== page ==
Fort DeRussy named to National Register of Historic Places


   More than 150 years after it ceased to operate as a military fort defending Red River, Fort DeRussy has been named to the National Register of Historic Places.
   The U.S. National Park Service approved the Fort DeRussy State Historic Site for inclusion on the register, effective Sept. 23. The process began in 2010 through a collaborative effort between the Friends of Fort DeRussy and the Louisiana Office of State Parks. 
    There are only about 2,500 sites throughout the nation that have been deemed historically important enough to be placed on the National Register.
    “This is a big day for everyone who has been involved with Fort DeRussy,” Steve Mayeux said. “We have been working on making everyone aware of the importance of the fort since 1994.”
   Because of financial problems at both the state and federal levels, Mayeux said it is not likely the site will be developed as a historical museum/tourist attraction in the foreseeable future. Friends of Fort DeRussy, a private group that oversees the property, will continue its efforts to maintain the grounds, including cutting the grass.
No ceremony
   “There will be no official ceremony for the site being named to the National Register,” Mayeux said.
   Fort DeRussy was an earthen fort built to defend the Red River from Union naval intrusions during the Civil War. It is located about three miles north of Marksville.
  The fort was named after its designer, Col. Lewis G. DeRussy of Natchitoches, who holds the distinction of being the oldest West Point graduate to serve in the Confederate Army. He was a veteran of the War of 1812 and the Mexican War.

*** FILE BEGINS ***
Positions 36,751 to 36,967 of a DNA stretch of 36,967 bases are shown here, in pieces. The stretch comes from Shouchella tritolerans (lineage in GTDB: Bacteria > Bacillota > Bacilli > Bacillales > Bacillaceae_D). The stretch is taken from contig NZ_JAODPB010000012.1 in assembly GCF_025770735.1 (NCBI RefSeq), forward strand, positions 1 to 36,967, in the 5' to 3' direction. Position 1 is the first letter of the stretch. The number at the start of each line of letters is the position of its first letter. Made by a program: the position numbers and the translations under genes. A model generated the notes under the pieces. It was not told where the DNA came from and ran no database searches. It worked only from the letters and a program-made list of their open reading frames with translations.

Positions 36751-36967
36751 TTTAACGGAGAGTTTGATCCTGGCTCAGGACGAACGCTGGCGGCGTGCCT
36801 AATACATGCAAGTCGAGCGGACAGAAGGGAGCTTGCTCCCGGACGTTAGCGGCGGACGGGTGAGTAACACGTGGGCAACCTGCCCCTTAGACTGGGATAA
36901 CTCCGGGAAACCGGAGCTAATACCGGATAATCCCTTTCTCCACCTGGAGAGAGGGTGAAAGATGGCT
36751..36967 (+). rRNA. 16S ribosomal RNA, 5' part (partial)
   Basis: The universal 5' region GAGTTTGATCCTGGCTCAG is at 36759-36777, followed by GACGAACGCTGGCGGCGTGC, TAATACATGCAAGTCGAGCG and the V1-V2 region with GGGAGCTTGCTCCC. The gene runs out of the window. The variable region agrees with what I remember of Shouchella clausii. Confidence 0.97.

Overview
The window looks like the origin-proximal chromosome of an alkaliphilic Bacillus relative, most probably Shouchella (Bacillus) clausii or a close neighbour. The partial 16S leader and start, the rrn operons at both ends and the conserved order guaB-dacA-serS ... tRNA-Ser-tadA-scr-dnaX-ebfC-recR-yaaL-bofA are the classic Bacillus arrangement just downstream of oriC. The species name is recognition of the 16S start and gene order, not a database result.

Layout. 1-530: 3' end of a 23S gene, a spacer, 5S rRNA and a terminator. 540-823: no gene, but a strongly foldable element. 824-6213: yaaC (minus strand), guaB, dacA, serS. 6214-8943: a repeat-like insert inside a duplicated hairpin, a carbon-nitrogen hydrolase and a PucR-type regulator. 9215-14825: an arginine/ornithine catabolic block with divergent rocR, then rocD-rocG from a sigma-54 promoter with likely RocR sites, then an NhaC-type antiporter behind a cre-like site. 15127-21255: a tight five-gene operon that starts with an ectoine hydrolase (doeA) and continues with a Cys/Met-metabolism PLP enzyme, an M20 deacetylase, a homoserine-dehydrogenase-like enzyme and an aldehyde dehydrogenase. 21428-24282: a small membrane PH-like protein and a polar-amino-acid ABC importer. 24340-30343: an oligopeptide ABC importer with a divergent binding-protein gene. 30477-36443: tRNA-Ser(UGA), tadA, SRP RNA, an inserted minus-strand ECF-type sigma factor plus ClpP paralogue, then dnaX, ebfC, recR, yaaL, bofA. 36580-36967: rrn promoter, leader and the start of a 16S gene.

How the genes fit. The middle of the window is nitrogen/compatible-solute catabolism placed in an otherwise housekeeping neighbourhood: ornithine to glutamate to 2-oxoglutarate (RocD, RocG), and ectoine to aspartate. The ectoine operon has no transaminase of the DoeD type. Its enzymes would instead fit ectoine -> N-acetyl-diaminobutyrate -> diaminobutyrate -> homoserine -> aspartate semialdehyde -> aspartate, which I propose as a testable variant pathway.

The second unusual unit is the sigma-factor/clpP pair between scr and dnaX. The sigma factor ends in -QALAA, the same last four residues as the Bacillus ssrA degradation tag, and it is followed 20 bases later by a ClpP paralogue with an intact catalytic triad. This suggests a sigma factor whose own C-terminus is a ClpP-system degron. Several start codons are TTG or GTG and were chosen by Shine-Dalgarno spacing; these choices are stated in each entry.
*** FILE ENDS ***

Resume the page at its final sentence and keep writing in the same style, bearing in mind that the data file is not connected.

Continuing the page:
Construction of the fort began in November 1862.
  Fort DeRussy was the site of three major Civil War engagements and numerous minor skirmishes from 1862-1864. The most important was in March 1864, at the start of the Red River Campaign, when the fort was attacked by a Union Army that approached it from Marksville.
   After a four-hour bombardment and assault, the fort -- called the “Gibraltar of the South” -- was captured.
   The Union used the site as a recruiting station to enlist African-American troops in the U.S. Army.
Purchased in 1996
   The main redoubt was purchased by La Commission des Avoyelles in March 1996. The 70-acre property became a Louisiana State Historic Site in 1999. 
   A substantial portion of the earthworks are still in existence and can be made accessible to visitors by  contacting the Office of State Parks at 225-342-8111 or the Friends of Fort DeRussy at 318-876-3702.
   “Fort DeRussy State Historic Site being recognized is another achievement for our department and I look forward to continuing to work toward other state historic sites being named to the National Register of Historic Places,” Lt. Gov. Billy Nungesser said. Nungesser’s office oversees the Louisiana State Parks and Historic Sites program.
   For more information about Fort DeRussy, visit the Friends of Fort DeRussy website at